Your Love Handles Could Be Killing You

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Researchers warn of heart disease risk increasing with your waistline.  

Waist Circumference Measurement

Waist Circumference Measurement

For 30 years, medical providers have been encouraging diabetics and patients at risk for heart disease patients to consider increasing their exercise and being more healthy.  Study after study has shown a tie between the two diseases and heart disease.   What is the take home from these studies and recent editorial discussion?  

As early as 1984, studies confirmed the risk of abdominal obesity and cardiac disease and death in men[1].  A similar study from 1998 showed a similar risk in women[2].  Abdominal adipose tissue distribution and obesity is clearly a risk for heart disease.  Multiple studies have been completed to confirm these results.  It only makes sense that diabetes and metabolic syndrome have similar risk profiles.  The Framingham Study first confirmed that waist circumference is a high risk of heart disease and early death[3].  

A commentary was recently published in the Journal of Cardiovascular Pharmacology and Therapeutics[4] and on the website Science Daily[5].  According to the analysis and article, the risk of metabolic syndrome and heart disease is tied to your waist circumference and abdominal obesity.  The risk goes down in men with a waist circumference less than 40 inches and woman under 36 inches.   Doing a CT or cardiac catheterization to determine someone’s risk of diabetes, metabolic syndrome, or heart disease is expensive.  A simple waist circumference is an extremely cheap method to determine those at a higher risk that is not invasive and can be performed at home and a physician’s office.  

A recent study published in April of 2017 in the Annals of Internal Medicine, took a different approach[6].  This study looked at 15,184 subjects and the risk of BMI and a risk of heart disease.  Although controversial, they determined that normal weight but still centrally obese participants had worse long-term survival when compared with their overweight and obese counterparts.  These results need further research to evaluate and support the findings, but the findings seem to indicate a risk of heart disease is tied to abdominal obesity even with a normal weight.  

The bottom line: The findings discussed in this editorial are far from being earth shattering.  We have known for 20-30 years that abdominal obesity increased your risk for diabetes and heart disease.  This discussion points out more evidence to back up what we already knew.  Hopefully, this information will encourage more to lose weight and turn to a more healthy path.  I recommend that you work toward this goal and then maintain a healthy waist circumference.  Waist circumference is an easy and cheap way to measure your risk and monitor your success.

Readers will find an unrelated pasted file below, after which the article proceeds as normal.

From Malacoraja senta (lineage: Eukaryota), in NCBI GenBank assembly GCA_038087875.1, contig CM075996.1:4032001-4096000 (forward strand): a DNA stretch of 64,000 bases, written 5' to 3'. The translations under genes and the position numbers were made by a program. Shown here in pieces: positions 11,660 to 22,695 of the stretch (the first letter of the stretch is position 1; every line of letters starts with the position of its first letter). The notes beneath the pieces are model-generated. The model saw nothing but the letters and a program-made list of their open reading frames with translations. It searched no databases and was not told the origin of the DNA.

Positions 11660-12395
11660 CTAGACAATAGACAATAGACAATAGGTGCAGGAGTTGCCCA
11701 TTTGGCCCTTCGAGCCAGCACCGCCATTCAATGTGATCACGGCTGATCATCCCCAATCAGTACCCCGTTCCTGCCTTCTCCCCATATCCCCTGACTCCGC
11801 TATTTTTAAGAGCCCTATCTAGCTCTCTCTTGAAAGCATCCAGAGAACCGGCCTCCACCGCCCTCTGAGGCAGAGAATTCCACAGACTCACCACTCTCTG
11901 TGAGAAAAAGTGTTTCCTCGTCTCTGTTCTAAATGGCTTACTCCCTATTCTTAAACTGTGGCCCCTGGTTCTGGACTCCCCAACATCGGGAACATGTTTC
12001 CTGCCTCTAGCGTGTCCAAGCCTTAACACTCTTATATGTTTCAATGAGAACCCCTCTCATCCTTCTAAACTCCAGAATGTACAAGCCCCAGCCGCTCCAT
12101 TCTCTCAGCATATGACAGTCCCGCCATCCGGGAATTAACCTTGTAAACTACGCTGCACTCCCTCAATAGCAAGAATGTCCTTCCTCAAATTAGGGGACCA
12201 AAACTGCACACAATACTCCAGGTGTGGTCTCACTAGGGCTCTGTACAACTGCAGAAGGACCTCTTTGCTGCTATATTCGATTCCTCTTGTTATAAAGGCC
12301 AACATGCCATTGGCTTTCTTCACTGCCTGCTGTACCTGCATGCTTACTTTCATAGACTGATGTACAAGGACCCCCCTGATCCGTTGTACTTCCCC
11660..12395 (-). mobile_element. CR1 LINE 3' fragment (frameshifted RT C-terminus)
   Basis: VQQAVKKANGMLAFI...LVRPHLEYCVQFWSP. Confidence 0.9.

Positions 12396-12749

Footnotes
[1]Larsson et al., “Abdominal Adipose Tissue Distribution, Obesity, and Risk of Cardiovascular Disease and Death: 13 Year Follow up of Participants in the Study of Men Born in 1913.”
[2]Rexrode, “Abdominal Adiposity and Coronary Heart Disease in Women.”
[3]Kannel et al., “Regional Obesity and Risk of Cardiovascular Disease; the Framingham Study.”
[4]Sherling, Perumareddi, and Hennekens, “Metabolic Syndrome.”
[5]“Expanding Waistlines and Metabolic Syndrome: Researchers Warn of New ‘Silent Killer.’”
[6]Hamer et al., “Normal-Weight Central Obesity and Risk for Mortality.”
“Expanding Waistlines and Metabolic Syndrome: Researchers Warn of New ‘Silent Killer.’” Science Daily, April 2017. https://www.sciencedaily.com/releases/2017/04/170406091509.htm.
Hamer, Mark, Gary O’Donovan, David Stensel, and Emmanuel Stamatakis. “Normal-Weight Central Obesity and Risk for Mortality.” Annals of Internal Medicine. American College of Physicians, April 25, 2017. doi: 10.7326/l17-0022
Kannel, William B., L. Adrienne Cupples, Ratna Ramaswami, Joseph Stokes III, Bernard E. Kreger, and Millicent Higgins. “Regional Obesity and Risk of Cardiovascular Disease; the Framingham Study.” Journal of Clinical Epidemiology. Elsevier BV, January 1991. doi: 10.1016/0895-4356(91)90265-b [Source]
Larsson, B, K Svärdsudd, L Welin, L Wilhelmsen, P Björntorp, and G Tibblin. “Abdominal Adipose Tissue Distribution, Obesity, and Risk of Cardiovascular Disease and Death: 13 Year Follow up of Participants in the Study of Men Born in 1913.” British Medical Journal (Clinical Research Ed.) 288, no. 6428 (May 12, 1984): 1401–4. [PubMed]
Rexrode, Kathryn M. “Abdominal Adiposity and Coronary Heart Disease in Women.” JAMA. American Medical Association (AMA), December 2, 1998. doi: 10.1001/jama.280.21.1843
Sherling, Dawn Harris, Parvathi Perumareddi, and Charles H. Hennekens. “Metabolic Syndrome.” Journal of Cardiovascular Pharmacology and Therapeutics. SAGE Publications, January 9, 2017. doi: 10.1177/1074248416686187
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About the Author

ChuckH
I am a family physician who has served in the US Army. In 2016, I found myself overweight, out of shape, and unhealthy, so I made a change to improve my health. This blog is the chronology of my path to better health and what I have learned along the way.

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